CPRN Turns Four

CPRN Logo ImageThe Cerebral Palsy Research Network (CPRN) turned four years old this summer. The leaders of CPRN came together as a group interested in collaborative cerebral palsy (CP) research with the submission of its first grant application in the summer of 2015. The leadership team initially set out to define a national CP registry but decided a much bolder effort was needed to change the course of CP outcomes for the better. We needed to create a platform to bring researchers and community members together to conduct ground-breaking, high quality research that would build an evidence base for improving treatments and standardize those treatments across a large number of hospitals across North America. As CPRN gears up to submit a large study to the National Institutes of Health this fall, we wanted to reflect on some of our major milestones in each of the last four years. The biggest milestones include:

    1. Defining a national clinical registry for CP in 2015. This effort was the work of more than 30 clinicians that treat people with CP collaborating to define the patient characteristics and interventions for CP and what outcomes were most important to measure.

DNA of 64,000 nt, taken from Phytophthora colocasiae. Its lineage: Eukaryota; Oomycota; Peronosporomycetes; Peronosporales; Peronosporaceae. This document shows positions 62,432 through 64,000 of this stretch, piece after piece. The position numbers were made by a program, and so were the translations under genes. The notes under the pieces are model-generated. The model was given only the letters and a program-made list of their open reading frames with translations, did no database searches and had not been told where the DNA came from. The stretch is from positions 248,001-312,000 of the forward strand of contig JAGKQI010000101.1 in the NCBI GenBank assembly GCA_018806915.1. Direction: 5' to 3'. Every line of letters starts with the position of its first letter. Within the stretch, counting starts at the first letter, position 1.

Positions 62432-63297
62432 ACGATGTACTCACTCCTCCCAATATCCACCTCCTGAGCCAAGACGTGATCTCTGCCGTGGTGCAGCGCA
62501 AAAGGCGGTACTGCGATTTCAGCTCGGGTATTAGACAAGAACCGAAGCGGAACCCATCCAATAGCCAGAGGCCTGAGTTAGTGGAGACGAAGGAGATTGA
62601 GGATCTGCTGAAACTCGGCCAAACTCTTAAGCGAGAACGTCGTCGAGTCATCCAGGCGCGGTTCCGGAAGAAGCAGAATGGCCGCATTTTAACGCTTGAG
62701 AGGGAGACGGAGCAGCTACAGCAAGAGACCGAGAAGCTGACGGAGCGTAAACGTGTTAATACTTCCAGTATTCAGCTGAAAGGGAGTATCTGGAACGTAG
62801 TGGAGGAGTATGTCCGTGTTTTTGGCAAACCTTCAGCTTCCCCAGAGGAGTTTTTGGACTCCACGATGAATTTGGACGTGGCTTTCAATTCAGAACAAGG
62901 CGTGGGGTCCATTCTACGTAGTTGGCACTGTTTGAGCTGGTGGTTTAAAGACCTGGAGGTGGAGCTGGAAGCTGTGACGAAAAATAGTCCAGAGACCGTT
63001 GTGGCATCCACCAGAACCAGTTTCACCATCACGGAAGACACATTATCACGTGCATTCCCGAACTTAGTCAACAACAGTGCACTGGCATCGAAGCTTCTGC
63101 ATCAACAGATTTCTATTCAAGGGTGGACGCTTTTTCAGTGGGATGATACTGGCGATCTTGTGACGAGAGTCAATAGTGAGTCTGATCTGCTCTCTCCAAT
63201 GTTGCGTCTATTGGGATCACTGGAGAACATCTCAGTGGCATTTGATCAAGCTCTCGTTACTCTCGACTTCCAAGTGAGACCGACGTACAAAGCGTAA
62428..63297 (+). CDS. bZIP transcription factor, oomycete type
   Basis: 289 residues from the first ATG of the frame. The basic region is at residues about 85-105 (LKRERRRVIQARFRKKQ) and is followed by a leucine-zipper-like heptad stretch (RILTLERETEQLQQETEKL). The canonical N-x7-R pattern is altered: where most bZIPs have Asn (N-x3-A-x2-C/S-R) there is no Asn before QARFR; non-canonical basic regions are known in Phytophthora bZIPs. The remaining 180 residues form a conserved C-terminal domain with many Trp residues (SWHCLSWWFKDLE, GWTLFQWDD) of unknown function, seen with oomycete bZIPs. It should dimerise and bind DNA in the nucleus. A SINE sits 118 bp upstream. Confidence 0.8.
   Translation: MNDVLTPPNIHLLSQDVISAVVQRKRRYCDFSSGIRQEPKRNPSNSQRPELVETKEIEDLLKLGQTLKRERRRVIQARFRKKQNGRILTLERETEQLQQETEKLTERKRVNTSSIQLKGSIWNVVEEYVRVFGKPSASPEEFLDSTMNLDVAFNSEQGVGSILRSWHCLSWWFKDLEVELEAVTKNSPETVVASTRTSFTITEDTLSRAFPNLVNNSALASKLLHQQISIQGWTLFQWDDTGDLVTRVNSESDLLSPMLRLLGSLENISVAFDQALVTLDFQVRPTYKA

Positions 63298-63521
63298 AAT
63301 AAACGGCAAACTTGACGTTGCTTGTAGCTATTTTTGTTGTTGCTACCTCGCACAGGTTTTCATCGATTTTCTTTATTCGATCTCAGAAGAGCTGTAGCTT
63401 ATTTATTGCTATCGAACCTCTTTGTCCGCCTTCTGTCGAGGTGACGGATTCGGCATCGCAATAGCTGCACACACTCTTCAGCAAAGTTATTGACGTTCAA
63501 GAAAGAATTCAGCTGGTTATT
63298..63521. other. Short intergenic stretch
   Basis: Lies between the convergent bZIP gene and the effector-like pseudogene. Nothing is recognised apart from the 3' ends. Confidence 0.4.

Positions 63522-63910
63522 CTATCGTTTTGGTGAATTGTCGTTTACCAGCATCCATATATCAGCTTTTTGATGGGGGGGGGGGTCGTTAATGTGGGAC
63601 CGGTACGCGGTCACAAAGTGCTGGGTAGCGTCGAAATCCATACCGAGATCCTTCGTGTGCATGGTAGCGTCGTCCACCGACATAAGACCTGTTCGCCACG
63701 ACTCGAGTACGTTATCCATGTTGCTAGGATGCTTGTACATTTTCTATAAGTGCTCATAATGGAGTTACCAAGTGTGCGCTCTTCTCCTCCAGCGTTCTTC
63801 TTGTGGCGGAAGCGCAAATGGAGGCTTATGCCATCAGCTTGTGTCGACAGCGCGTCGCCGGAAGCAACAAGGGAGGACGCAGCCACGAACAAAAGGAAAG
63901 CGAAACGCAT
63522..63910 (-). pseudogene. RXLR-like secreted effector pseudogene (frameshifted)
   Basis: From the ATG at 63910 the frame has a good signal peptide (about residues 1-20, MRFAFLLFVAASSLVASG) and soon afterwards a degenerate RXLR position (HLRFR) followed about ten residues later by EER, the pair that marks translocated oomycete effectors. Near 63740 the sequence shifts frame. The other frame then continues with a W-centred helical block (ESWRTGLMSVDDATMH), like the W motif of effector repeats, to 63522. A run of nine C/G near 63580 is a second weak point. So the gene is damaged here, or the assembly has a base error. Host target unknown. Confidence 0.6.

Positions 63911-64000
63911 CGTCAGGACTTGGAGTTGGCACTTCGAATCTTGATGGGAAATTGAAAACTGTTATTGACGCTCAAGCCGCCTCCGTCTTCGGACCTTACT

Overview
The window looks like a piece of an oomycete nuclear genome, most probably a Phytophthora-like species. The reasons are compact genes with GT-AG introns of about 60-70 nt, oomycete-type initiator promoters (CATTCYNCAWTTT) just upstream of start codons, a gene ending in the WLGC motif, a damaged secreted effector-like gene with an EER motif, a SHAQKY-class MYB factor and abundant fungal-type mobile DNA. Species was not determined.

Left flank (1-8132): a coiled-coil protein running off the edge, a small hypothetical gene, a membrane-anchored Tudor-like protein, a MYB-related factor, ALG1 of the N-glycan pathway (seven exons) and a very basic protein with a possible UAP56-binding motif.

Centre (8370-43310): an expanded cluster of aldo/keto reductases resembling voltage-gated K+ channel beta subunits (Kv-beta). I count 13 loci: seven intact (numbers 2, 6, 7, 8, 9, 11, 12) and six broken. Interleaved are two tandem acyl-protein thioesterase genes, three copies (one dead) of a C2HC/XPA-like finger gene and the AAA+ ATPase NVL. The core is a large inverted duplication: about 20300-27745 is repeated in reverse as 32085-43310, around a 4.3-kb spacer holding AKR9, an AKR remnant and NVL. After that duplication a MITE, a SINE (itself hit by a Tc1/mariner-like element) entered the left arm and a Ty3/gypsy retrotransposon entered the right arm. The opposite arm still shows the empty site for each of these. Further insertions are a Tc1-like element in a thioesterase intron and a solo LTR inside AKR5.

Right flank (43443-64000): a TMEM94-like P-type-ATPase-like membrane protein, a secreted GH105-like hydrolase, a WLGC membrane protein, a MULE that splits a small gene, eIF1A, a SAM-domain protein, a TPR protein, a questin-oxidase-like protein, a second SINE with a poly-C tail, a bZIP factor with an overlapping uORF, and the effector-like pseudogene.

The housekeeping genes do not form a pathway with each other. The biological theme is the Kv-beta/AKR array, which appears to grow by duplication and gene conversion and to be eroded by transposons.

2. Launching of the CPRN Clinical Registry at our lead site Nationwide Children’s Hospital in April 2016 along with the commitment of 14 charter members sites to join the network and roll out the registry.
    3. Creating a patient centered research agenda for CP, an initiative entitled Research CP that engaged more than 200 people from the professional and patient community, in 2017. (This effort, funded by an award from the Patient Centered Research Outcomes Institute, was published in Developmental Medicine and Child Neurology in August of 2018).
    4. Funding in 2018 from the National Institutes of Health to support a CPRN study of the genetics of CP and from the Pediatric Epilepsy Research Foundation to add infrastructure to study epilepsy in CP patients.

These milestones are our biggest accomplishments since we started but the consistent advancement of parts of the network are key to the long-term vision and success. CPRN details its progress here on our blog and provides annual summaries of achievements each January since 2018 (2018 and 2019 years in review). While CPRN has made major progress in its first four years, our work is just beginning to enable changes outcomes for people with CP. We look forward to celebrating those changes with the community in years to come.